My introductory article on developing an internal DSL in Scala for currency-related operations on DevX
My introductory article on Functional Programming in Scala on DevX
A simple internal DSL in Scala for money-related operations
Source code: Scala DSL for money-related operations
This Domain-Specific Language (DSL) lets you perform operations among different currencies, by transparently doing all internal conversions. The conversion map is injected implicitly by the client code.
Here’s a simple usage example:
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As you can see the client code just needs two simple imports and an implicit value of type
in order to use the DSL. The operations shown in the previous code are only a few among the available ones.
Have a look at the
Money class for a complete coverage.
You can find the source code here: Scala DSL for money-related operations
Try-Success-Failure API: Java implementation of the famous Scala counterpart
Source code: Try-Success-Failure API for Java
Try type represents a computation that may fail. If the computation is successful returns
the value wrapped in a
Try.Success otherwise returns the
java.lang.Exception wrapped in a
Try you need to call the
Try.apply(FailableSupplier) method passing in a lambda with
the same signature used for a common
FailableSupplier is just a
java.util.function.Supplier with a
throws Exception added to its
Try can be used to perform division on a user-defined input, without the need to do explicit
exception-handling in all of the places that an exception might occur.
An important property of
Try shown in the
divide method of the
MainExample class is its ability
to pipeline (chain if you prefer) operations, catching exceptions along the way thanks to its
If you are not a seasoned functional programming geek concepts such as
flatMap/map might not be easy to grasp
at first. However you’ll get used to them and, in the end, you’ll love them. Moreover you’re going to encounter
these methods more and more often since some important Java 8 classes already implement them
java.util.stream.Stream. Anyway for the moment just take for
granted that to pipeline more than two operations, say N, you just need to chain them by using N - 1
flatMap calls and a last call to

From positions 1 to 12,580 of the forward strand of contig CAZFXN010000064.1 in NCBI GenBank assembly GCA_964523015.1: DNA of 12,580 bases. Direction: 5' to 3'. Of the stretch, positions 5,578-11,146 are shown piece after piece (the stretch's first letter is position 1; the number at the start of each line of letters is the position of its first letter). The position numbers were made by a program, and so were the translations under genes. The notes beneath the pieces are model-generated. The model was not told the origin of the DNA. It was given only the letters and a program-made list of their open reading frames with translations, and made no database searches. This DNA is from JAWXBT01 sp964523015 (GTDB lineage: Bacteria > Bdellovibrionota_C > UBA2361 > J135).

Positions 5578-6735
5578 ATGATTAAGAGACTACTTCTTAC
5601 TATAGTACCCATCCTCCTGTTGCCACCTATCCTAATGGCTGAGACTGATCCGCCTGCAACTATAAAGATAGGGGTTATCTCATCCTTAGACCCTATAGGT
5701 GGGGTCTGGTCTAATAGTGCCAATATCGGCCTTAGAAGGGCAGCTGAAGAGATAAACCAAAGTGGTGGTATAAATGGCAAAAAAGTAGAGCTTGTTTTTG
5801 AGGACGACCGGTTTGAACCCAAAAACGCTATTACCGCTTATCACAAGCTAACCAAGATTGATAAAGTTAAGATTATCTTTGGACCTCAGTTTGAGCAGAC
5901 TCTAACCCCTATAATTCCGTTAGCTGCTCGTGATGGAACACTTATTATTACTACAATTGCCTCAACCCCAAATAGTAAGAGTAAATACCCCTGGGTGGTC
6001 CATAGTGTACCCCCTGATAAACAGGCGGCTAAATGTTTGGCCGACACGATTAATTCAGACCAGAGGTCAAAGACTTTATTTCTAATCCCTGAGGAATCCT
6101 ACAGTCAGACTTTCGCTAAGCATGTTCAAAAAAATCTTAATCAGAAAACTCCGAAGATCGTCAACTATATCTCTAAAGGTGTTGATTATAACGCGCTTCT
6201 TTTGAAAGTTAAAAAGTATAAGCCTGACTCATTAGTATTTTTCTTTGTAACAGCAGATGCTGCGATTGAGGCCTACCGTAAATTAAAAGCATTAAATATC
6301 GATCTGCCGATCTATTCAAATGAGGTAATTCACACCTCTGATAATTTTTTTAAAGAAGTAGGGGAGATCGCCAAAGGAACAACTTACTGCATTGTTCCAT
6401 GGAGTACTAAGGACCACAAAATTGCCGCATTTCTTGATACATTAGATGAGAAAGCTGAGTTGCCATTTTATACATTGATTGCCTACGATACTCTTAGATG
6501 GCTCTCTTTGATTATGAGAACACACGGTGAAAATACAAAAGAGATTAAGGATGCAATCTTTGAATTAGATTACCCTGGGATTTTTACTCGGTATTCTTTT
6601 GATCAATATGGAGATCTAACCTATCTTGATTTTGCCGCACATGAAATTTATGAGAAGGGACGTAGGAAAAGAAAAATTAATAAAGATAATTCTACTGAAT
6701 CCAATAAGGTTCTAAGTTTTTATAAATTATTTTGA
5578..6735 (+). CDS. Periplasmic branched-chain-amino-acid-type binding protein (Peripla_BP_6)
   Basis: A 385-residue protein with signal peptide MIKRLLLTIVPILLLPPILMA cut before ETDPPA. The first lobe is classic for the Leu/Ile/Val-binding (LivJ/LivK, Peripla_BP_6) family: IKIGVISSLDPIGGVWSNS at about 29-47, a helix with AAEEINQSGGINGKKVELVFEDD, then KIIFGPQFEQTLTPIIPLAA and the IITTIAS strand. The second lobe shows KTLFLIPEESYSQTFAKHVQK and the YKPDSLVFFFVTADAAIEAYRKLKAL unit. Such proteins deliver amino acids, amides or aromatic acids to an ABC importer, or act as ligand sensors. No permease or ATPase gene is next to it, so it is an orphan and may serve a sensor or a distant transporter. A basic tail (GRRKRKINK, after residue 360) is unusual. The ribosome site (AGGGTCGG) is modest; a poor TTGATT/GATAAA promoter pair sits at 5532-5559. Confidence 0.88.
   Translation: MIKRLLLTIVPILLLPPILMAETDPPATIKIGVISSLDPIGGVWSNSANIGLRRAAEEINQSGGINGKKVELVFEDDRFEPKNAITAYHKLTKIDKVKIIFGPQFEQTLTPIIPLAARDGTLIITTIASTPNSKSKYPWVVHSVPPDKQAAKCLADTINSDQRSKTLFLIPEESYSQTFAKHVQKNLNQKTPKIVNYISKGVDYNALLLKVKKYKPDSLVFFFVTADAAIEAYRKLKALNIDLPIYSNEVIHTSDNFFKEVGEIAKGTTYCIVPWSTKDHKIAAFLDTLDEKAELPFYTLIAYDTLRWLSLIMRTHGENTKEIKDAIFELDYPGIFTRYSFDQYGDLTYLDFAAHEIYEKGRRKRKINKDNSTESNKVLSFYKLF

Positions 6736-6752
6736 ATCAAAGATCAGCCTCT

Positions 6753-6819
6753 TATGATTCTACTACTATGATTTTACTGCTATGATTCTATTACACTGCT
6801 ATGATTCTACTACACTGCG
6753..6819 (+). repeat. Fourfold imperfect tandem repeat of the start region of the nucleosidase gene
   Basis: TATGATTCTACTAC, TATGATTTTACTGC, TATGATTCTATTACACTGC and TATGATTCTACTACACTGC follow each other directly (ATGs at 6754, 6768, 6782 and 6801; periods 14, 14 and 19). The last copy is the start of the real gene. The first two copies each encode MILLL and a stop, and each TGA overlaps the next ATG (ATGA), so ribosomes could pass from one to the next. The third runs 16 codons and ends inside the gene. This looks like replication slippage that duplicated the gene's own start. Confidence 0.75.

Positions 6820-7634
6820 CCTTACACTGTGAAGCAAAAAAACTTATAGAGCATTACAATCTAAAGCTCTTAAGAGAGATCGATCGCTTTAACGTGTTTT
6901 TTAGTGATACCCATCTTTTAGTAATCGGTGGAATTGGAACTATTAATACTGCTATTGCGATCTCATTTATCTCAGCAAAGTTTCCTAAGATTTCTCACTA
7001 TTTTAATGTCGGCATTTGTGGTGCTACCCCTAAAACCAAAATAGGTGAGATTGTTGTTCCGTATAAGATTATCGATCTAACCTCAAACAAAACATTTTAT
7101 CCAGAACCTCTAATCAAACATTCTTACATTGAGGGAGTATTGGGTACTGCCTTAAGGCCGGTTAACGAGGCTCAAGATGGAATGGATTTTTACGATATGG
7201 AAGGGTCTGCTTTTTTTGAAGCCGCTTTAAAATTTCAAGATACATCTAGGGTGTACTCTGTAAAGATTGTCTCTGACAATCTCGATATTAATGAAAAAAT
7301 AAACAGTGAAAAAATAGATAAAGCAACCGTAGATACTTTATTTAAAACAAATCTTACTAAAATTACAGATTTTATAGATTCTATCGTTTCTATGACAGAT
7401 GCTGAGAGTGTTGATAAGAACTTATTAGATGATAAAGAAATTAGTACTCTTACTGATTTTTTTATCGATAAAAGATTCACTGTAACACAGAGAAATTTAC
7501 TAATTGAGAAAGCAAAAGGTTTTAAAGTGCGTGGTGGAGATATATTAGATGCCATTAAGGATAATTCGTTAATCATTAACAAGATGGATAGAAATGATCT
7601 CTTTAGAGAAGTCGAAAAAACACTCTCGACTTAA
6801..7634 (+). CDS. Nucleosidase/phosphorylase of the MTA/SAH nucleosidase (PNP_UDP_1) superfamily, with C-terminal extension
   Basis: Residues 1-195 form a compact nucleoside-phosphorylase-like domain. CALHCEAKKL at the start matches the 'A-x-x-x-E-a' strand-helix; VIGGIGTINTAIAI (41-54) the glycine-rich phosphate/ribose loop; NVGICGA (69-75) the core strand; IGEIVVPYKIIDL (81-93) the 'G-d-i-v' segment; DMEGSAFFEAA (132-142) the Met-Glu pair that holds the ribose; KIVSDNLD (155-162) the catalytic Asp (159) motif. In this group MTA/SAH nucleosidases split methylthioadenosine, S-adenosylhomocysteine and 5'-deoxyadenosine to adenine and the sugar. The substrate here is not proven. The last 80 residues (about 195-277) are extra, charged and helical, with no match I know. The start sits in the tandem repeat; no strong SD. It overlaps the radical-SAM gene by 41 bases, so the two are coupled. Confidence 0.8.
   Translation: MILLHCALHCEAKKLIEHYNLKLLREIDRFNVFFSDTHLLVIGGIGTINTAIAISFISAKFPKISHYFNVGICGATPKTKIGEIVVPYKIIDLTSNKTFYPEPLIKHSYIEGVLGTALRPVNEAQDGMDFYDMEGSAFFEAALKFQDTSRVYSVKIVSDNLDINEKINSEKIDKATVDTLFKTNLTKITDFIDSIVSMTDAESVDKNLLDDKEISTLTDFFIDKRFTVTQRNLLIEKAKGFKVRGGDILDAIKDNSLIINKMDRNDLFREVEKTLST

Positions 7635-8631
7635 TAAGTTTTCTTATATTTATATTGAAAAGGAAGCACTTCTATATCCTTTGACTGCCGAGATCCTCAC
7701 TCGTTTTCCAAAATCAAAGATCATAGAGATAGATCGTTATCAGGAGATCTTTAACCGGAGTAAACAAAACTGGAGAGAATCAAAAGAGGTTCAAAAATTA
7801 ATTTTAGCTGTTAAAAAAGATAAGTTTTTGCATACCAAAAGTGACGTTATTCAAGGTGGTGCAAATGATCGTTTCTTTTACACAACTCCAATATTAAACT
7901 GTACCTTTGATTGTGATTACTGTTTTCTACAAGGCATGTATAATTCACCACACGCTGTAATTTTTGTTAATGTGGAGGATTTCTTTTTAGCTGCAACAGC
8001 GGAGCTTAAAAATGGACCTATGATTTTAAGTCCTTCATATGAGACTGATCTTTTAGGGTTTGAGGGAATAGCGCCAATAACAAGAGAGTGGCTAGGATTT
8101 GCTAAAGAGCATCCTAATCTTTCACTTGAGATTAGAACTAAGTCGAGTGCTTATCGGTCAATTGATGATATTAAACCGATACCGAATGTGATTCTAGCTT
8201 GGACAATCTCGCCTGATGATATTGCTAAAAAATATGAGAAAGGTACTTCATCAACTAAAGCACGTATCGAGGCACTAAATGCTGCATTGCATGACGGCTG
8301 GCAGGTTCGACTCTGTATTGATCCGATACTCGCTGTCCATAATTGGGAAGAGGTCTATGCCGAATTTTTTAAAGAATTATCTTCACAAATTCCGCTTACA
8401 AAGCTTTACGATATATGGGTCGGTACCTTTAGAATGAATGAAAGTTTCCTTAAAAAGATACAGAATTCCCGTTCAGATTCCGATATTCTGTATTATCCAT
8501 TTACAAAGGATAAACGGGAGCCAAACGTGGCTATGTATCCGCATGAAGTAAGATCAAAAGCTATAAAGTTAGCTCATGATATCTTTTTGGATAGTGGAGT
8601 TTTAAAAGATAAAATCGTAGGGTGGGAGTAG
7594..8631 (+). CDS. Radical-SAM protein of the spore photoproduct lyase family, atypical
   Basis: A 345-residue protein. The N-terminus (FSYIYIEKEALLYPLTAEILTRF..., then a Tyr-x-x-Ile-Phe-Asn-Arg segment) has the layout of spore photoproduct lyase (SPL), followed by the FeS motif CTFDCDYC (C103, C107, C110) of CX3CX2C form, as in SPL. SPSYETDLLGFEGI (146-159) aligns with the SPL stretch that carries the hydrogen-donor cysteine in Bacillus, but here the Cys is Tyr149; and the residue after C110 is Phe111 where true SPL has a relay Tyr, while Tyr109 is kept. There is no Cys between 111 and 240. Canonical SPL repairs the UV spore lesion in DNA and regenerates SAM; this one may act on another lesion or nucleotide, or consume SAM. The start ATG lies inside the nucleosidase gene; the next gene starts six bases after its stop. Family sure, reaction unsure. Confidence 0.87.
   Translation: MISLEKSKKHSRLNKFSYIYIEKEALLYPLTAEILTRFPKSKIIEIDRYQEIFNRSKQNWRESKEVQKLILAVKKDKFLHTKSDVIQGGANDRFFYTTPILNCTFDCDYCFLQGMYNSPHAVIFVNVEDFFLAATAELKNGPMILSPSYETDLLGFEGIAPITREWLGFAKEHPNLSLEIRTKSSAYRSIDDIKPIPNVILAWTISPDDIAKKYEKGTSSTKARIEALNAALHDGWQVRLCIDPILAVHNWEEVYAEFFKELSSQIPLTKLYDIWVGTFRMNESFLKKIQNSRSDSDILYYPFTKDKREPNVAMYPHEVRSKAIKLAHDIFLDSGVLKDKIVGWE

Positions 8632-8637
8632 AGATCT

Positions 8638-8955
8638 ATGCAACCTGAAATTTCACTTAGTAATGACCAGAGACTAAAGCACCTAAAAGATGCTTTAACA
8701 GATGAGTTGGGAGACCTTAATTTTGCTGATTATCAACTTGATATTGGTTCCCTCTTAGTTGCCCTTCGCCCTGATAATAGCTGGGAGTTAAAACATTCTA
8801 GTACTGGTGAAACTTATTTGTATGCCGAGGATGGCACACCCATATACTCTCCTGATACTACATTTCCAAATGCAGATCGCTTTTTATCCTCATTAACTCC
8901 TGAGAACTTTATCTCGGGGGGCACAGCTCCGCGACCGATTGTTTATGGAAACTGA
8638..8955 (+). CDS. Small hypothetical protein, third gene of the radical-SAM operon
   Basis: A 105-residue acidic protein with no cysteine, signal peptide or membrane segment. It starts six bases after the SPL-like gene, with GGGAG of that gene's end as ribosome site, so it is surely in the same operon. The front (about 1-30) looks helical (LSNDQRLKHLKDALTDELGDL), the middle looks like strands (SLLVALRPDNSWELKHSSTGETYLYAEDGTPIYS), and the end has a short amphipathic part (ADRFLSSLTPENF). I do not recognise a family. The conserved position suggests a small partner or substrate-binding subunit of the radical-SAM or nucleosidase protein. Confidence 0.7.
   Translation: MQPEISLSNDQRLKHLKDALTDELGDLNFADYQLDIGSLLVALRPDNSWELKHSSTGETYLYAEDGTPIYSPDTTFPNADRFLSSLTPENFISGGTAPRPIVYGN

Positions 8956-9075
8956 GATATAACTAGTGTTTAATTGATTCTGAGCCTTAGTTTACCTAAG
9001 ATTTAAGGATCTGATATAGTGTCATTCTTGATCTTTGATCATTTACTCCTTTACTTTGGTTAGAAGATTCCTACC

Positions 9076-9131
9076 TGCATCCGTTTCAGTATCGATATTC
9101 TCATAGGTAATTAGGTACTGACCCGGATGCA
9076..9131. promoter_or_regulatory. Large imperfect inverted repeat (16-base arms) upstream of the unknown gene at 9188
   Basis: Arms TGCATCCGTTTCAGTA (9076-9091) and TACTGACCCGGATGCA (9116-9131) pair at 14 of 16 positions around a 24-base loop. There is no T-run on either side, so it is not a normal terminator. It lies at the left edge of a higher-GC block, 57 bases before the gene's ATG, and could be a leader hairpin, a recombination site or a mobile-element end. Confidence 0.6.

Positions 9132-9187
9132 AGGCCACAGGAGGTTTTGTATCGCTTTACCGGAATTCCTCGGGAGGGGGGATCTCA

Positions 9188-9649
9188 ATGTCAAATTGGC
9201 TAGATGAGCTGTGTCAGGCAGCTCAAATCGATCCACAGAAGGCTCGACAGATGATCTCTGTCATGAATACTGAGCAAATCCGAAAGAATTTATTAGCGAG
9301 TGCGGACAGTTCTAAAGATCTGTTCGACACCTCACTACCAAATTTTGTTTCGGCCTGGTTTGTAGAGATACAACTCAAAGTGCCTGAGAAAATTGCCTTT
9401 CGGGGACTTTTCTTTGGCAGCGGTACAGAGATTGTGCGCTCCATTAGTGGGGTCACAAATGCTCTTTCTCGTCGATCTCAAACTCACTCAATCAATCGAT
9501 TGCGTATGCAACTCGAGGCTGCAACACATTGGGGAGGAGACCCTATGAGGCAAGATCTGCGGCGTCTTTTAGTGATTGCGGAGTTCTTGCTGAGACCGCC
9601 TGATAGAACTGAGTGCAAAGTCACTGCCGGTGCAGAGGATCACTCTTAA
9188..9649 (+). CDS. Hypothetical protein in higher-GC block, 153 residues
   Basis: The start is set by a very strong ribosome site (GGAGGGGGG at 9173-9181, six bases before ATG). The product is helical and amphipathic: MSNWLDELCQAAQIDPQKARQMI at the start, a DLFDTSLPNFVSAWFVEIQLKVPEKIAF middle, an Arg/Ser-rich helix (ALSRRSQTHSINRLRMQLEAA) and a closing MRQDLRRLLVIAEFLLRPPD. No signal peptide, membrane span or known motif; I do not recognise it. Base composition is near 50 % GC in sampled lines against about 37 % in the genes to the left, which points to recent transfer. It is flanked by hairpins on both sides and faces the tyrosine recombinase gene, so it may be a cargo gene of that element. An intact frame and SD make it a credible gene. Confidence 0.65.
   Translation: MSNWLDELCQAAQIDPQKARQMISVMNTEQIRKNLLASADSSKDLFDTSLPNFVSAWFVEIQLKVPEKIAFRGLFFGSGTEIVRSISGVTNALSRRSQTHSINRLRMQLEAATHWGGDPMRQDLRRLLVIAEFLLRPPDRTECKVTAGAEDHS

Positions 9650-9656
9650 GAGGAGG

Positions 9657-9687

map. E.g.: Suppose you have 3 variables (x, y and z) being
Try and you just want to sum them up. The code you need for doing that is the
Try has many other useful methods. See the
class for a thorough coverage of all methods.
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In the previous example if you enter two valid integers with the second one–the divisor–being different from zero
then the code prints out
The result of division is: $RESULT, where
$RESULT is the division between the first
and the second number. On the other hand, if you either enter non valid integers–such as a string–or the second
number is zero then you’ll get the message
You must've divided by zero or entered something that's not an Int. Try again!
Anyway, as I already said, see the
TryTest class for a thorough coverage of all methods.
Any criticism/suggestion is more than welcome!
Source code: Try-Success-Failure API for Java
Template engines (TEs) can be very useful in web development scenarios where you need to generate and format text automatically according to specific processing rules. These engines can also help you build your applications based on the Model-View-Controller (MVC) pattern, making them more robust and maintainable than applications based on spaghetti code. Most programming languages provide built-in or third-party TEs. Java, for example, has Velocity and FreeMarker, among others. For PHP, Smarty is the most used TE.
Learn how to integrate Script.aculo.us web controls into your web applications to make the end-user experience more pleasant.
Script.aculo.us is a pretty big library, so no single article can cover it completely. However, the knowledge you will gain will enable you to leverage the power of Script.aculo.us web controls to improve the end-user experience.
Go to DevX to read the rest of the article: Script.aculo.us Controls: Do Your Web Users a Favor.
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Go to DevX to read the rest of the article: Will Your Next Web Application Be a Google Gadget?.
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In this article you’ll see how to make the three technologies work together by developing a simple and useful application that lets you update a multi-user blog and download the latest posts from it.
Write once, run anywhere. This Java motto seems to hold true even for mobile devices. Indeed, since it was born J2ME has had an ever-increasing impact on mobile development. Some may argue that J2ME is not as portable as other Java technologies, but even so, the result obtained on different mobile devices is, in most cases, still acceptable.
Go to DevX to read the rest of the article: Build Brilliant Client/Server Apps with J2ME, PHP, and MySQL.